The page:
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Northland DHB: Developing safer working environments

Contributor:
Fuseworks Media
Fuseworks Media

The newly appointed Northland DHB workplace violence prevention programme manager, Eliza Wallace was welcomed to the organisation this week in a formal pōwhiri. Eliza brings with her valuable in-depth knowledge and experience in the development of violence prevention strategies and pathways for preventing workplace violence and aggression.

The role which Eliza has been assigned to was established after ongoing staff survey results conducted throughout the organisation since 2017 highlighted that safety and wellbeing was a real issue for staff.

Approximately 367 reported events of workplace violence occurred between 2015 and February 2018 to staff at the Northland DHB. Many factors were attributed to these events happening including drugs, alcohol and increased presentations and admissions for delirium and dementia, as well as aggressive relatives. The impact on the individual, their families and colleagues, are significant, notwithstanding the effect on the quality of care provided to patients, and the organisation’s culture.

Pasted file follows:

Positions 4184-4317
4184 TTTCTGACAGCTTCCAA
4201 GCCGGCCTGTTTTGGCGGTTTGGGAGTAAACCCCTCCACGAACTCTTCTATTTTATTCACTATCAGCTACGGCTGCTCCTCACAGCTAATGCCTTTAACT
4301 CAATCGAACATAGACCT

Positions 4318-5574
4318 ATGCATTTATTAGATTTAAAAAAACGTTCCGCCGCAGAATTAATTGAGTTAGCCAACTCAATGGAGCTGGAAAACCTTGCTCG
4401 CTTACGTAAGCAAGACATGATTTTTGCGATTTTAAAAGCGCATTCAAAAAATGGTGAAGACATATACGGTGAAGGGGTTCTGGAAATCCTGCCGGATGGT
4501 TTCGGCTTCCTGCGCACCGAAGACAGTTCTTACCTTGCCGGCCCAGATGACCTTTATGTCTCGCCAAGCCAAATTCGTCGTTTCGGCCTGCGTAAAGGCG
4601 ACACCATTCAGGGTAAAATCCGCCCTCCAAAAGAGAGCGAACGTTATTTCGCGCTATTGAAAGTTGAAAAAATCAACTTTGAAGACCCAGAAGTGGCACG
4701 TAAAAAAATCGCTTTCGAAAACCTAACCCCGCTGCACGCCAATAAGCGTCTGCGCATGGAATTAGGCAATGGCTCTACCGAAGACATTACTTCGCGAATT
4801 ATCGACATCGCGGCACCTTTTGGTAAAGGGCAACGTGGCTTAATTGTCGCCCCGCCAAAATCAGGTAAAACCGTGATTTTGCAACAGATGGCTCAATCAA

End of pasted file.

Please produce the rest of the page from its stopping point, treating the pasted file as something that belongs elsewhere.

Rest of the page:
With this in mind, a Workplace Violence Prevention Group was established with a specific aim ‘For all people to feel safe within the Northland DHB workplaces.’ Among the group’s objectives were to ensure staff felt encouraged to report incidents of violence and to develop a framework that services within the Northland DHB can adopt to identify and manage risk factors for workplace violence in healthcare.

A Workplace Violence Prevention Plan was developed with targeted goals to be achieved from July 2017 through until June 2018. This lead to a toolkit of resources being put together, regular staff surveys were undertaken to gather valuable feedback, training opportunities were offered to educate staff on how to deal with critical incidents and risk mitigation and controls were put in place. The ultimate outcome from the plan was that management acknowledged that a new role was to be established to lead the workplace violence prevention programme.

Eliza spent much of her career working in the field as a social worker specialising in violence prevention and as a community violence prevention coordinator. More recently she has been focusing on research and lecturing in the field while she completed a Master of Social Practice qualification.

She believes that through offering this role, the Northland DHB and Te Tai Tokerau have the opportunity and potential to lead the way in workplace violence prevention and she looks forward to having further conversations and discussions with all staff to promote the development of safer workplace environments for all people.

"I am encouraged by the commitment to workplace violence prevention with the establishment of this new role, which acknowledges the importance and responsibilities that all organisations have in terms of addressing and championing violence prevention in workplaces," said Eliza.

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